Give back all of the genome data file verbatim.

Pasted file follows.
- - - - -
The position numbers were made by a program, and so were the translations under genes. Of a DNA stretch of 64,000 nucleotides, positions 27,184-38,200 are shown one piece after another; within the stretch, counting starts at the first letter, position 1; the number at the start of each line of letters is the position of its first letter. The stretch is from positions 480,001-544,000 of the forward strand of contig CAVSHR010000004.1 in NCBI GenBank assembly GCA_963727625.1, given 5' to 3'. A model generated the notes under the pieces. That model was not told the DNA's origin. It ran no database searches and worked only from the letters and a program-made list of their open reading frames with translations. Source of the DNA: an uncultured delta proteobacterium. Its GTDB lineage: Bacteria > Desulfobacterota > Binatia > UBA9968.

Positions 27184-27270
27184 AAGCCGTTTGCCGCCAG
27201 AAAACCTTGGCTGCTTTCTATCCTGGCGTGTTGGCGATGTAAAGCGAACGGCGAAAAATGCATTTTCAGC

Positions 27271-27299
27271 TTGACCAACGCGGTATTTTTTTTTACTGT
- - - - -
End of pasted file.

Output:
The position numbers were made by a program, and so were the translations under genes. Of a DNA stretch of 64,000 nucleotides, positions 27,184-38,200 are shown one piece after another; within the stretch, counting starts at the first letter, position 1; the number at the start of each line of letters is the position of its first letter. The stretch is from positions 480,001-544,000 of the forward strand of contig CAVSHR010000004.1 in NCBI GenBank assembly GCA_963727625.1, given 5' to 3'. A model generated the notes under the pieces. That model was not told the DNA's origin. It ran no database searches and worked only from the letters and a program-made list of their open reading frames with translations. Source of the DNA: an uncultured delta proteobacterium. Its GTDB lineage: Bacteria > Desulfobacterota > Binatia > UBA9968.

Positions 27184-27270
27184 AAGCCGTTTGCCGCCAG
27201 AAAACCTTGGCTGCTTTCTATCCTGGCGTGTTGGCGATGTAAAGCGAACGGCGAAAAATGCATTTTCAGC

Positions 27271-27299
27271 TTGACCAACGCGGTATTTTTTTTTACTGT